Evaluate $\lim_{s\to0}\frac{s\sqrt{e^s}}{e^s-1}$ without using L'Hospital rule.

I've done this: Since $\sqrt{e^s}\to1$as $s\to1$, so $\lim_{s\to0}\frac{s\sqrt{e^s}}{e^s-1}=\lim_{s\to0}\frac{s}{e^s-1}=1$

Are my steps correct? Is step 1 to step 2 available? Thank you.

  • $\begingroup$ What's your justification for the last limit being 1 without using L'Hopital? $\endgroup$ – Kevin Arlin Aug 21 '12 at 7:49
  • $\begingroup$ @KevinCarlson: Usually, it follows straightforward from $(1+x)^\frac1x \to \mathrm e$ with $x\to 0$. To Jason: yes, since limits of both terms do exist, the limit of the product exists and equals to the product of limits. $\endgroup$ – Ilya Aug 21 '12 at 7:54
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    $\begingroup$ @Ilya $(1+x)^{1/x} \to e$ as $x \to 0$! $\endgroup$ – Mercy King Aug 21 '12 at 7:57
  • $\begingroup$ @Mercy: sorry, that was a typo - I was already thinking of equivalent pairs like $\log(1+x)\sim x$. $\endgroup$ – Ilya Aug 21 '12 at 7:58
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    $\begingroup$ Hint for an alternative derivation (yours is right as shown by Ilya) : $\displaystyle \frac{s\sqrt{e^s}}{e^s-1}=\frac{s}{e^{\frac s2}-e^{-\frac s2}}$ and since the $\sinh\cdots$ $\endgroup$ – Raymond Manzoni Aug 21 '12 at 8:26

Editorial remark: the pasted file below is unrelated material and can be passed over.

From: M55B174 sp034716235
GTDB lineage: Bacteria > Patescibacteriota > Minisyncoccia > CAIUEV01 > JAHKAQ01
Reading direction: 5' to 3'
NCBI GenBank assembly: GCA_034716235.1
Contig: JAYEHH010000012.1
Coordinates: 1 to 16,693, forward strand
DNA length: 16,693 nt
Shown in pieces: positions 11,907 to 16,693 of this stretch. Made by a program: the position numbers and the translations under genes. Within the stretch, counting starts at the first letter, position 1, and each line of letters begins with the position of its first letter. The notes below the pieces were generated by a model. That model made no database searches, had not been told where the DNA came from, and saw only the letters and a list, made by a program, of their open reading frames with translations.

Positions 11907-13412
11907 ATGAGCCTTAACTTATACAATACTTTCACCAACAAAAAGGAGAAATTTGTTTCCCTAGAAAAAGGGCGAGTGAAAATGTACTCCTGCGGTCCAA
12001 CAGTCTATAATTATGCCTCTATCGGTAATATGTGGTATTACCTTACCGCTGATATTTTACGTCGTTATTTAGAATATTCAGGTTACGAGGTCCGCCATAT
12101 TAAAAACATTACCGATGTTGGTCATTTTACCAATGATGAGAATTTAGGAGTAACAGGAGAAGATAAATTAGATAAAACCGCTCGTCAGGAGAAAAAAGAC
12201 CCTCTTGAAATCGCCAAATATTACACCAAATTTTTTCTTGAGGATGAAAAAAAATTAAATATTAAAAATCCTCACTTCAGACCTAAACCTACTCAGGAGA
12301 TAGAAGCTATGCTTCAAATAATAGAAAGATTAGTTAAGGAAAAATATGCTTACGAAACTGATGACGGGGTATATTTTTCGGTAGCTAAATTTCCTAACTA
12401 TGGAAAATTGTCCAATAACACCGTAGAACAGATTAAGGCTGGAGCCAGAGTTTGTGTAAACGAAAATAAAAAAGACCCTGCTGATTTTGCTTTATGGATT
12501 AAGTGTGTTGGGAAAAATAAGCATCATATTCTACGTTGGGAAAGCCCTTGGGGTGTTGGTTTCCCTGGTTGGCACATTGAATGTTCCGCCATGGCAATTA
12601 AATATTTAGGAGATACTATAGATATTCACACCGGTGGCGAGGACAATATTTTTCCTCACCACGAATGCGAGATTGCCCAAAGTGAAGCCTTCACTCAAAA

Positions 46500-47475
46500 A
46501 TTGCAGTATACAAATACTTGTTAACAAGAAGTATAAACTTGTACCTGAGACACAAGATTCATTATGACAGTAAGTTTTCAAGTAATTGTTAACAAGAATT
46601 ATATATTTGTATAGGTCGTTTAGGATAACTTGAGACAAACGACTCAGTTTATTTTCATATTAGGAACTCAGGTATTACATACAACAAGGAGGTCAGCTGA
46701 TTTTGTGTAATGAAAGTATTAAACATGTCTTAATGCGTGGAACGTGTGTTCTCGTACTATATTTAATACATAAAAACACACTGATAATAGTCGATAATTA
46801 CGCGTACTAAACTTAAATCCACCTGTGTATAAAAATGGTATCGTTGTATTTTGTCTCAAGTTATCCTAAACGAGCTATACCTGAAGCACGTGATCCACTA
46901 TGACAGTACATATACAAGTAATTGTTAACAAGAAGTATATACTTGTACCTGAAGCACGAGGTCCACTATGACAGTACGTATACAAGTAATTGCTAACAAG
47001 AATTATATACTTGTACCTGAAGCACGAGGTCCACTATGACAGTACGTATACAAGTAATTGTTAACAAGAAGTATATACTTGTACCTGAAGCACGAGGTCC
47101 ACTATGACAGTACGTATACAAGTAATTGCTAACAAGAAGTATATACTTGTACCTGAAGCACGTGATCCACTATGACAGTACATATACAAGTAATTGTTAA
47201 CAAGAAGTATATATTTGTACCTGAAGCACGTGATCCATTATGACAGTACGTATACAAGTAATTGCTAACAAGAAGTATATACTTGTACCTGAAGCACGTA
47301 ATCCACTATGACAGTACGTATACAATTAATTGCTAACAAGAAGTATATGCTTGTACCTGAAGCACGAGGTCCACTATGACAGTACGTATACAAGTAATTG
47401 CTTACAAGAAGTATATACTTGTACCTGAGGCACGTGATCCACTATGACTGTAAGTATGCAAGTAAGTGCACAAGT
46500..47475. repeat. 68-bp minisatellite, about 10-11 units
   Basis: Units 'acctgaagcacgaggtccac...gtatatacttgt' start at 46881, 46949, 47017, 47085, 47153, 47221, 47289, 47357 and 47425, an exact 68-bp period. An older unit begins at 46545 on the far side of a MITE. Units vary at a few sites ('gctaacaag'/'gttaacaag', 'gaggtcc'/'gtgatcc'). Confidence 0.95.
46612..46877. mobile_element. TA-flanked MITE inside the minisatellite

Well, indeed you are right: you can prove it just based on the limit $\lim\limits_{x\to 0}(1+x)^{1/x} = \mathrm e$. By taking the logarithm of both parts, you obtain $\lim\limits_{x\to 0}\frac{\log(1+x)}{x} = 1$. If you put $s =\log(1+x)$ then you get $$ \lim\limits_{s\to 0}\frac{s}{\mathrm e^s-1} = 1 $$ as you mentioned. Now, if you have $\lim\limits_{s\to 0}f(s) = F$ and $\lim\limits_{s\to 0}g(s) = G$ then $$ \lim\limits_{s\to 0}f(s)g(s) = FG $$ and the limit in LHS exists - that's why you can go from step 1 to step 2 in your proof.

  • $\begingroup$ @jasoncube: you are welcome $\endgroup$ – Ilya Aug 21 '12 at 14:07
  • $\begingroup$ One could even make again the substitution $s= log(t+1)$ and derives again at the desired expression $\frac{\log(1+t)}{t}$ $\endgroup$ – Imago Oct 10 '17 at 13:23

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